Cooking with psychoactive mushrooms gets a little tricky because unlike cannabis, you can't heat psilocybin up to 400 or 500 degrees. You have to be really delicate and sensitive, and so incorporating them into food is a very fine line.
I'm an olfactory person — I smell really well. The first hit of freshly dried mushrooms, they’re pungent, and if I get too much of it, I can feel my stomach be like, alright, you might wanna back it up. [laughs] So you want your stomach situated. I like to partner mushrooms with umami flavors like coconut aminos. Or taking lemon tek, and moving it to a culinary side — maybe do citrus with soy sauce, or some umami type of flavoring. And I'm always gonna suggest tea. I'm also down to add mushrooms to a fruit smoothie with some sort of nut milk. There's different ways to do it. I'm very loyal to mushrooms as a medicine. I don't think that it's something that should be completely covered in terrible chocolate — half the time with mushroom chocolates, they're not using quality chocolate.
I'm not a recreational user of mushrooms. I'm a functional mental health user — it’s necessary for my creativity, my wellness. That is what kind of psychedelic consumer I am. I take mushrooms to be in a space in nature, and just be one with myself. And we take mushrooms as a family — I just got my mom on mushrooms.
I’ve got a question about cannabis lounges; New York State is going to have lounges, and they're expanding in California. Have you thought about setting up your own lounge?
More than likely, at some point. I definitely know if I did that, there would be a line out the door for sure. Maybe in a couple years. Right now, I'm a very transient energy person. I like to move around and see different things. That's why I like psychedelics, because I can go to other worlds and other places that I can't go just by looking at this regular world.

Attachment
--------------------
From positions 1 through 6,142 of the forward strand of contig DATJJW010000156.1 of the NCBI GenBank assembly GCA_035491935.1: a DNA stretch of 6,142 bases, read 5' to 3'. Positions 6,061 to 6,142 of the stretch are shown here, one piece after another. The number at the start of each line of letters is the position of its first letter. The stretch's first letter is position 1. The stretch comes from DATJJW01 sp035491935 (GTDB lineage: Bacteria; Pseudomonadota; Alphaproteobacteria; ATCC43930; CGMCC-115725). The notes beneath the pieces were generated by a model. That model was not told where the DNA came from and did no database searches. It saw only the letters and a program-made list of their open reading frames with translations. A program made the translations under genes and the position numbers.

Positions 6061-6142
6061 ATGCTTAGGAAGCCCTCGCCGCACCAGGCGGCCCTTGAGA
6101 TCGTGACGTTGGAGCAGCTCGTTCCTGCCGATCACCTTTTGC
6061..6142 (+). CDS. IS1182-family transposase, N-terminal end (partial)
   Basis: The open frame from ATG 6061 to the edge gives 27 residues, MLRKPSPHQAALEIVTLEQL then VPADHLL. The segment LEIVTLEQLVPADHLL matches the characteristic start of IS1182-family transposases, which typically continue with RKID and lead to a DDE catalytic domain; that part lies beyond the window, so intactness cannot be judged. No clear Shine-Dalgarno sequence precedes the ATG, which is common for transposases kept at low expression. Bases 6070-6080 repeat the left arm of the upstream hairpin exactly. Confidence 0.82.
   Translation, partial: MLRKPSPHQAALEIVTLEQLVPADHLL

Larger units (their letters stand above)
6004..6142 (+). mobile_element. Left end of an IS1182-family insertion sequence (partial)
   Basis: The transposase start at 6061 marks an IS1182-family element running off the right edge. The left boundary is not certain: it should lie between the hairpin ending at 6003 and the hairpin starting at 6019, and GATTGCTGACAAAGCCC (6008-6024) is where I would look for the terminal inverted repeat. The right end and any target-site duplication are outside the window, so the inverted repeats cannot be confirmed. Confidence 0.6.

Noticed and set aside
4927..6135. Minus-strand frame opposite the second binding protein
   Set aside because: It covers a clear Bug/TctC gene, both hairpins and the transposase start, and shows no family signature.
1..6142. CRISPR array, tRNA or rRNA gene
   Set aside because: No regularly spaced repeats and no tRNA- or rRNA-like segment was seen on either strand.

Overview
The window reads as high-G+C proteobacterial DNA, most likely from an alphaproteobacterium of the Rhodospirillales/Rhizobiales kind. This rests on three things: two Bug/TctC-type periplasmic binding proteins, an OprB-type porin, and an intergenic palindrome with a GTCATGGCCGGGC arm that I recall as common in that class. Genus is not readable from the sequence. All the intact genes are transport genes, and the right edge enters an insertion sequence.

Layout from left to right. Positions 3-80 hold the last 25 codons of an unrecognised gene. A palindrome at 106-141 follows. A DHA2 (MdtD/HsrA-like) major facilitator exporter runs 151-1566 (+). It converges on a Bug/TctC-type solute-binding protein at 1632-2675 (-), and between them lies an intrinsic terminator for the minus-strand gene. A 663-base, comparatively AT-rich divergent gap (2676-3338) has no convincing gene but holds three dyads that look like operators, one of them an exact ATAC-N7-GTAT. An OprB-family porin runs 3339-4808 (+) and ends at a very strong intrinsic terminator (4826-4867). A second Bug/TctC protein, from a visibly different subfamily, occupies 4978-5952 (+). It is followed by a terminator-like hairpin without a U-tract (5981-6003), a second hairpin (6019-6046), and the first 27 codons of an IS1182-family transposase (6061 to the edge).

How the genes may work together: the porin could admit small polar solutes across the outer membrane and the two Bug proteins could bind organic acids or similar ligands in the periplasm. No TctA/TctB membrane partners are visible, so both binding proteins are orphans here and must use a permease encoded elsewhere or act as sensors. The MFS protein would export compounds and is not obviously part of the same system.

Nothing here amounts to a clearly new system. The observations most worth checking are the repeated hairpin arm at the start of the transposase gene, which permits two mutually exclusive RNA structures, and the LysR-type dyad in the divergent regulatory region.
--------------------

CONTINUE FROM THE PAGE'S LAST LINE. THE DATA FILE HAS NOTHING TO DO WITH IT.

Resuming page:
What can we expect from Chef Nikki in the near future?
I’ll have products launching in the third or fourth quarter of this year, coming out in Colorado first, and then we'll roll out into other states. I'm writing a book right now that’s so much fun; I never saw myself writing a book, but here I am. And we're going to cool places this year — we're going to our first large international event in Johannesburg, South Africa, for the Delicious International Food & Music Festival. We're back on the road; we're gonna have our first big High End Affair in Detroit. That's my spot. I love the Midwest. We'll be in Detroit doing events with Calvin Johnson; he has a brand, Primitiv, that he founded with his old lineman, Rob Sims, and they have some really dope shit coming out.
Megatron’s coming out with cannabis?!
He's already vertically integrated in Michigan with Primitiv. And, you know, he just got into the Hall of Fame last year. We did a social equity event with Calvin in Detroit last year. That's our guy.
Well, I'm definitely gonna look forward to everything you’re working on. Thank you so much, this has been a lot of fun.
You’re welcome. It has been fun… it was a good talk.